Remembering Dwight Shambley (1949-2020)

Dwight Shamblay_(1949-2000)_Young Strings Founder_Artistic Director Emeritus_Bass Dallas Symphony

The Dallas Symphony Orchestra remembers long-time bassist Dwight Shambley. He passed away on January 27, 2020, and is survived by his wife of 40 years, Dallas Symphony violinist Sho-Mei Pelletier, and their two children, Aaron Joshua and Alexis Jessica.

Dwight Shambley graduated from the University of Cincinnati College-Conservatory of Music and joined the Dallas Symphony Orchestra in 1972. Shambley taught bass at Texas Tech University and has also been on the faculties of the University of Tulsa, the University of Arkansas and Southern Methodist University. He has held the positions of Principal Bass with the Tulsa Symphony, Assistant Principal with the Santa Fe Opera and artist with the Santa Fe Chamber Music Festival.

Shambley dedicated his career to raising up the next generation of musicians and changing the face of professional orchestras. After learning that African-Americans made up two percent of professional orchestral musicians, he knew that he had to be the catalyst for change. Shambley was determined to give underrepresented musicians in Dallas serious classical music training and genuine access to an orchestral career.

In 1992, Shambley co-founded the Dallas Symphony’s Young Strings program. Young Strings develops the talents of exceptional and underrepresented string players in the City of Dallas by providing its students with the skills, lessons, opportunities and resources essential for success both in college and careers in music.

In 2001, the Young Strings program was recognized on the national stage. The program won a Coming Up Taller Award, an award presented by the President’s Committee on the Arts and the Humanities in partnership with the Institute of Museum and Library Services, the National Endowment for the Arts and the National Endowment for the Humanities that recognizes superior arts programs in communities. Shambley and DSO Director of Education Lee Ann Binford traveled to Washington, DC, to receive this prestigious honor. First Lady Laura Bush said of the awards, “The Coming Up Taller Awards celebrate the promise that lies within every child in America. These awards also salute the community’s leaders, artists and teachers who invest their time and talents to ensure that the promise of America’s children is realized.”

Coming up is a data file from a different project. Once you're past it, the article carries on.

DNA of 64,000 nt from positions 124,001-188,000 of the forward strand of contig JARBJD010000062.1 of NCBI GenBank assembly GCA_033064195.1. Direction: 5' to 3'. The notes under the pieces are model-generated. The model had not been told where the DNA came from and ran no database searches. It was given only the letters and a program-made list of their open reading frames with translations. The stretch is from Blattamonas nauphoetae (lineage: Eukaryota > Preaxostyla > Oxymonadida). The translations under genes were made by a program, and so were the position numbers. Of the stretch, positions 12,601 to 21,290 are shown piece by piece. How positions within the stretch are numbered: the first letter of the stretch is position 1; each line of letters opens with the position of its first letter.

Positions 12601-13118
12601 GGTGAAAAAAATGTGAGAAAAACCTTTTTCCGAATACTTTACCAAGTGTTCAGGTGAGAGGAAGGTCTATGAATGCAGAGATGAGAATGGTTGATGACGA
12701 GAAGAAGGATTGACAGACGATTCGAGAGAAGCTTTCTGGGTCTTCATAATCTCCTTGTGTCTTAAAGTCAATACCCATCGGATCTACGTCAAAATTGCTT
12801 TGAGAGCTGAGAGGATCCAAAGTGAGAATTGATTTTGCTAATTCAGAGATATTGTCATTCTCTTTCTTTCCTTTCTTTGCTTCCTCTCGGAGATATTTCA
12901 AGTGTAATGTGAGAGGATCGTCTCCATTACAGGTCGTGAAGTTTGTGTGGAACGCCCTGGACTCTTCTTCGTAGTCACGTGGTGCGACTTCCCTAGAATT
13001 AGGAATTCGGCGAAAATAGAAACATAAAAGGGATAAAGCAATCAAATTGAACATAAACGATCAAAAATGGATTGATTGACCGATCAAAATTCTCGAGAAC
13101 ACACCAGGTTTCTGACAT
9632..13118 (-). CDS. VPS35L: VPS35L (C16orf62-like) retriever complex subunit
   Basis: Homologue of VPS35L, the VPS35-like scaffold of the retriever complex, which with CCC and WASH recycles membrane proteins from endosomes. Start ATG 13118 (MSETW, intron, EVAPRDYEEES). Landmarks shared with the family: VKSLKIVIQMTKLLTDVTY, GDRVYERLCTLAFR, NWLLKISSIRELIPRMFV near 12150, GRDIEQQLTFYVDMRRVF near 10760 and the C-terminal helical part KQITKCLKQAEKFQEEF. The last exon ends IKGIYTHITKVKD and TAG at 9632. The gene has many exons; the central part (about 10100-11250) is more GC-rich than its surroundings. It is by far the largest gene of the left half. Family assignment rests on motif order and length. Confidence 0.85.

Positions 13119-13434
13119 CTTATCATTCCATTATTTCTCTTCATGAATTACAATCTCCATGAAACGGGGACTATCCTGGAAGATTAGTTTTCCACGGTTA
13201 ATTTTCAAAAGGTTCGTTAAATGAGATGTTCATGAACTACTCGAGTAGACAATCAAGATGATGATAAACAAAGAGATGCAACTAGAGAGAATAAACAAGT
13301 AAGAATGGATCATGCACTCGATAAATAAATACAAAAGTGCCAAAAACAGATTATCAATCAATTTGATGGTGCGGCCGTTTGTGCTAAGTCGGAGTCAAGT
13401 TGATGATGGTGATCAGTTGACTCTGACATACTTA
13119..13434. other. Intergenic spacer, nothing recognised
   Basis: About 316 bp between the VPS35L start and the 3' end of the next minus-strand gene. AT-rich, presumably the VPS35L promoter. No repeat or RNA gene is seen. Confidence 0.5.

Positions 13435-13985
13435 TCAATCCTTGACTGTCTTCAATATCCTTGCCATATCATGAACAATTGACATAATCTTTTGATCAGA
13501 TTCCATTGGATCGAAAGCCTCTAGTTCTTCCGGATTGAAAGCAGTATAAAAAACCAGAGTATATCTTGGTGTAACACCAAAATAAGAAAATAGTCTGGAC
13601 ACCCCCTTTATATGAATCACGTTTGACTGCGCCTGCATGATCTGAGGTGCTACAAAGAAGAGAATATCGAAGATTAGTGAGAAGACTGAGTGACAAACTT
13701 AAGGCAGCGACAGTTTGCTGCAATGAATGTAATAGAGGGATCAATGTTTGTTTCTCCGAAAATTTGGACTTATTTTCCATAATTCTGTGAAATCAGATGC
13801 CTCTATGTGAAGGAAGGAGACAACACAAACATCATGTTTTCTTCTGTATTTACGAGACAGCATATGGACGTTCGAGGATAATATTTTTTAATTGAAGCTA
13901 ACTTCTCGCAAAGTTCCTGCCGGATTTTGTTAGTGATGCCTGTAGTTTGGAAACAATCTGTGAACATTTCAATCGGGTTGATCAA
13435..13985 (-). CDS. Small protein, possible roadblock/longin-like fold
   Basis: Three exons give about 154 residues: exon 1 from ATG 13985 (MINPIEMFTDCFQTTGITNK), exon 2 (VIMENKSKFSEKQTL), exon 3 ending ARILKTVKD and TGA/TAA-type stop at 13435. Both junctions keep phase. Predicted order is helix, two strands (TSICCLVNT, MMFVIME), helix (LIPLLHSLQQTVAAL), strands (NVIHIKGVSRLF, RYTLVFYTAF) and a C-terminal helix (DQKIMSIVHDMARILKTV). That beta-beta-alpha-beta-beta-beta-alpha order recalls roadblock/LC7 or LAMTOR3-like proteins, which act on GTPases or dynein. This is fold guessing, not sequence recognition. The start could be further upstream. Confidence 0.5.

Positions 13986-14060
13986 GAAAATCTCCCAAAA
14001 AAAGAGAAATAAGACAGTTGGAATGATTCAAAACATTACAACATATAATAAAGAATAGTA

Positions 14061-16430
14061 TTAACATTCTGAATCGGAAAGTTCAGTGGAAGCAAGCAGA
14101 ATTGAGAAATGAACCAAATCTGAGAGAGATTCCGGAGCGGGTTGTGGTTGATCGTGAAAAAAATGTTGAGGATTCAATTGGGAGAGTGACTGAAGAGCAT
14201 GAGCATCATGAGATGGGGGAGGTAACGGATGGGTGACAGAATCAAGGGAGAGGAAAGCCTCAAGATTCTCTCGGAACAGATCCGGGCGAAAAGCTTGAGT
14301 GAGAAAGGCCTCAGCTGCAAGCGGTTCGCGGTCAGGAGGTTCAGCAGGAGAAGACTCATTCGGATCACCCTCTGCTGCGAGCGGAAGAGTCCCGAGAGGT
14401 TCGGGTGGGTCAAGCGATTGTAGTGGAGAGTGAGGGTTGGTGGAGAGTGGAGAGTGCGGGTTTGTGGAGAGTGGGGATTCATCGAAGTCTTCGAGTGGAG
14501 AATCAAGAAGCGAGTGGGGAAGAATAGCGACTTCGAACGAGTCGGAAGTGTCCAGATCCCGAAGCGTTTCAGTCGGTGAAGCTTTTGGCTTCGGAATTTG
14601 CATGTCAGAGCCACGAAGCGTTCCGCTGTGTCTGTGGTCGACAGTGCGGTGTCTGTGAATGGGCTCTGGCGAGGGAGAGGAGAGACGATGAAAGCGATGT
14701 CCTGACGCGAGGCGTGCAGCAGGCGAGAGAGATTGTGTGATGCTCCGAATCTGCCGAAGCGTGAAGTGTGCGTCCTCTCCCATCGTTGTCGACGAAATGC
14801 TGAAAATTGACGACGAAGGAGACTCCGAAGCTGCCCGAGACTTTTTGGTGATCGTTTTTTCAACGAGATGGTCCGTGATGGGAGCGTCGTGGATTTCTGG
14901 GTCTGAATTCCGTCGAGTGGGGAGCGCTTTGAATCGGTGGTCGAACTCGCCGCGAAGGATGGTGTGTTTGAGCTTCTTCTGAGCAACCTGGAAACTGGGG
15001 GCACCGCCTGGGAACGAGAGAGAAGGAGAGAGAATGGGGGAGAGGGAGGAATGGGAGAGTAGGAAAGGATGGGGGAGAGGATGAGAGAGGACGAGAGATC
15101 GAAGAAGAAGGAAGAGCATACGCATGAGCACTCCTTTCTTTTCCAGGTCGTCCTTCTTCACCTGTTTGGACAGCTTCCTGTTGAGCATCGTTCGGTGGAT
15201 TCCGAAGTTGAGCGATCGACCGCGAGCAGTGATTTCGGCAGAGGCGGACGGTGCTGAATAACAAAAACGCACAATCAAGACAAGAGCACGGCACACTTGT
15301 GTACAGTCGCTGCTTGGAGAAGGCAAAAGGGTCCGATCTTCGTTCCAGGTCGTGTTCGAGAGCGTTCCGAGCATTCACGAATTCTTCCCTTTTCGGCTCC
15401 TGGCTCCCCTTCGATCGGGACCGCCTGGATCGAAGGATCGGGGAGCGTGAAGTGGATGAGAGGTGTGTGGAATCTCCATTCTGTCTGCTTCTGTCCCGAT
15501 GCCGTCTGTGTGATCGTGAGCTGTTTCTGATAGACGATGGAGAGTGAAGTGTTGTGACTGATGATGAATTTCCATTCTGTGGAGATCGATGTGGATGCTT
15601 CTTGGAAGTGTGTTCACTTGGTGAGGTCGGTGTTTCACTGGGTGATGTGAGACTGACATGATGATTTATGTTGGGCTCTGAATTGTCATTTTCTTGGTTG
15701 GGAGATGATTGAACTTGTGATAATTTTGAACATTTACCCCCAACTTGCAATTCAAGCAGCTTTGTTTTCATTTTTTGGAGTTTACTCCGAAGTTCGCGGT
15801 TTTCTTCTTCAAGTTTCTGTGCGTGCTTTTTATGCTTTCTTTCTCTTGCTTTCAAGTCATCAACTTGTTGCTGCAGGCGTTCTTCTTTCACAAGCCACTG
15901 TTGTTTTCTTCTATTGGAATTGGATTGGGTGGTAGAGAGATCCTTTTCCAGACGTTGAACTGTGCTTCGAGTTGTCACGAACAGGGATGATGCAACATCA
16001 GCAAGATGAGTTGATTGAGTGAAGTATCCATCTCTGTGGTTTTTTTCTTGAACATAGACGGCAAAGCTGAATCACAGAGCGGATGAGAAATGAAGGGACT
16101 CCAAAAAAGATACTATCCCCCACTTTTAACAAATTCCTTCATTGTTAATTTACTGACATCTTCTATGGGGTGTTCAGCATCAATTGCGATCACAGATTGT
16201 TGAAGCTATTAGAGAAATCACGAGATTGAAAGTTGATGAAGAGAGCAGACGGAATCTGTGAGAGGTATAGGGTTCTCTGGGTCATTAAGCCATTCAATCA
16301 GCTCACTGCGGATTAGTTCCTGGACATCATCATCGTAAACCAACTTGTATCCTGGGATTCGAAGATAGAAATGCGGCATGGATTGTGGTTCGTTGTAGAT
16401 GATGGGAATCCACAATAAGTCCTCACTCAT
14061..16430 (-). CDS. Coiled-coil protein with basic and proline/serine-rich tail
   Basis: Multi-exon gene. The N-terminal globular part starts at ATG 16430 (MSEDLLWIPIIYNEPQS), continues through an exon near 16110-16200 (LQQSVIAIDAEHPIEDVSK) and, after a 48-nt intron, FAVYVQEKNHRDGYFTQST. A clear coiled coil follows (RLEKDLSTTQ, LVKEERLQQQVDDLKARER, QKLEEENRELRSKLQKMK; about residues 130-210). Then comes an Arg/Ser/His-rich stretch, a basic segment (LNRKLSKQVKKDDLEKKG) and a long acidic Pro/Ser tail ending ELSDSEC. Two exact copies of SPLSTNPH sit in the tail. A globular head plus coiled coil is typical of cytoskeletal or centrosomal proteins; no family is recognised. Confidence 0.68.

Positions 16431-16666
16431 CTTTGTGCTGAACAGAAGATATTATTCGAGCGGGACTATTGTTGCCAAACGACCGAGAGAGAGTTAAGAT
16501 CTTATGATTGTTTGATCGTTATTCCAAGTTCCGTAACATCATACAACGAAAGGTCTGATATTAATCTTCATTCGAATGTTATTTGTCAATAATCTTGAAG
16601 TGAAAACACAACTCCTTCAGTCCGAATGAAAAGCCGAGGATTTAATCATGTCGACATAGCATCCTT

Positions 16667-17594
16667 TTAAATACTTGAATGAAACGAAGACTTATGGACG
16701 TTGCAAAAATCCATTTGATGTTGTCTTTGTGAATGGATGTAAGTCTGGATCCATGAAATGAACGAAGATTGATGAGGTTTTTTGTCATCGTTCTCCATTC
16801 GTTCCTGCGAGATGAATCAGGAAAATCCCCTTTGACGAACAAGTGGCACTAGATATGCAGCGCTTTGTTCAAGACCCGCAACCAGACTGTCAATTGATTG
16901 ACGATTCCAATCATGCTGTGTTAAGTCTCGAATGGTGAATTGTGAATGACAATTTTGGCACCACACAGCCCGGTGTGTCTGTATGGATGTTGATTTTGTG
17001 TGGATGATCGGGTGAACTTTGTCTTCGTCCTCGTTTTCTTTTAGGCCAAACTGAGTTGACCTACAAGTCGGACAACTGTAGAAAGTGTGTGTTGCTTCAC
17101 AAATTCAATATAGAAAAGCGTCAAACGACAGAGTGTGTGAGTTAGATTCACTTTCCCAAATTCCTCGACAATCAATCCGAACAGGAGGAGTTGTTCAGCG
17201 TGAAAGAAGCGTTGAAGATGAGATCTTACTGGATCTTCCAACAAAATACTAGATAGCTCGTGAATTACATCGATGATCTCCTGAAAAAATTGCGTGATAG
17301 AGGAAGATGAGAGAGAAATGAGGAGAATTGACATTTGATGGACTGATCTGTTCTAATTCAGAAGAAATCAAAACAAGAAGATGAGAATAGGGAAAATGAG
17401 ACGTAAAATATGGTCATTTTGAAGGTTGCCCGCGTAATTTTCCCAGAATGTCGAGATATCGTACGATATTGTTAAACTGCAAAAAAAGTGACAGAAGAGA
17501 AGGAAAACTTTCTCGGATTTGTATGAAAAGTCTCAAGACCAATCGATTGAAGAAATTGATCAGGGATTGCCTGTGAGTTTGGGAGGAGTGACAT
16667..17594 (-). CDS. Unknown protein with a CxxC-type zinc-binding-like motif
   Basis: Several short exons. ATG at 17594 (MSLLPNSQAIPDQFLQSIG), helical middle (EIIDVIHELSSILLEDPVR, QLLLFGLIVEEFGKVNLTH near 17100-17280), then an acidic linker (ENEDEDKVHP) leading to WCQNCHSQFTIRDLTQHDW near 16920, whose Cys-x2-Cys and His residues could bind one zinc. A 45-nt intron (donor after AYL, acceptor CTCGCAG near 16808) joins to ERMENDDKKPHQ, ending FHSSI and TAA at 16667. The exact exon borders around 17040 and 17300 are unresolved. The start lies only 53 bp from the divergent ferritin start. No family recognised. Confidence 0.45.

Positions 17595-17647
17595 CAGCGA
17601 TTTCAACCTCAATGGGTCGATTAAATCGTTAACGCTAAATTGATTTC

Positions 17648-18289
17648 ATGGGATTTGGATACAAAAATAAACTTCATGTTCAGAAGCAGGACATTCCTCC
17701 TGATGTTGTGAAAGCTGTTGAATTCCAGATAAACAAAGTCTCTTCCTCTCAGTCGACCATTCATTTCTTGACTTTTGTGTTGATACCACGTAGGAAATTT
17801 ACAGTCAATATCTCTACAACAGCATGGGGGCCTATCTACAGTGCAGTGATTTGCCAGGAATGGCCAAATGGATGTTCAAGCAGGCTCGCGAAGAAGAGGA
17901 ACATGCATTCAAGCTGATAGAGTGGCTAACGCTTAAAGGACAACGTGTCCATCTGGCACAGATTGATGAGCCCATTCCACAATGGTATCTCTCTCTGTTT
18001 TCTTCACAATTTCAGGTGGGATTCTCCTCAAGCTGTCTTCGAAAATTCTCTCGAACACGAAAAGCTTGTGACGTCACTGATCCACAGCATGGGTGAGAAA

For 28 years, the program has worked to increase the diversity of American orchestras. In June 2019, the Dallas Symphony Orchestra presented Shambley with the title Young Strings Founder and Artistic Director Emeritus.

Shambley said, “Young Strings was founded to bring music to the lives of those who have never thought it could be an option for them. Through its history, it has continued to nurture our youngest musicians in Dallas, launch the careers of many players and inspire the imaginations of music lovers. I am honored to have established this tradition, and I know that as it continues to grow, we will see even more students and young adults have music as the center of their lives.”

Though he was proud of the musicians, his proudest moments were when the influence went beyond the practice room. What impacts the child impacts the parents, siblings, family and friends, and Shambley built generations of music makers and music lovers across the United States.

“We will miss Dwight terribly at the DSO and in Dallas” said Kim Noltemy, Ross Perot President & CEO. “He was a change agent, looking beyond himself to the future of orchestral music. He leveled the playing field for hundreds of students, and his legacy is beyond compare.”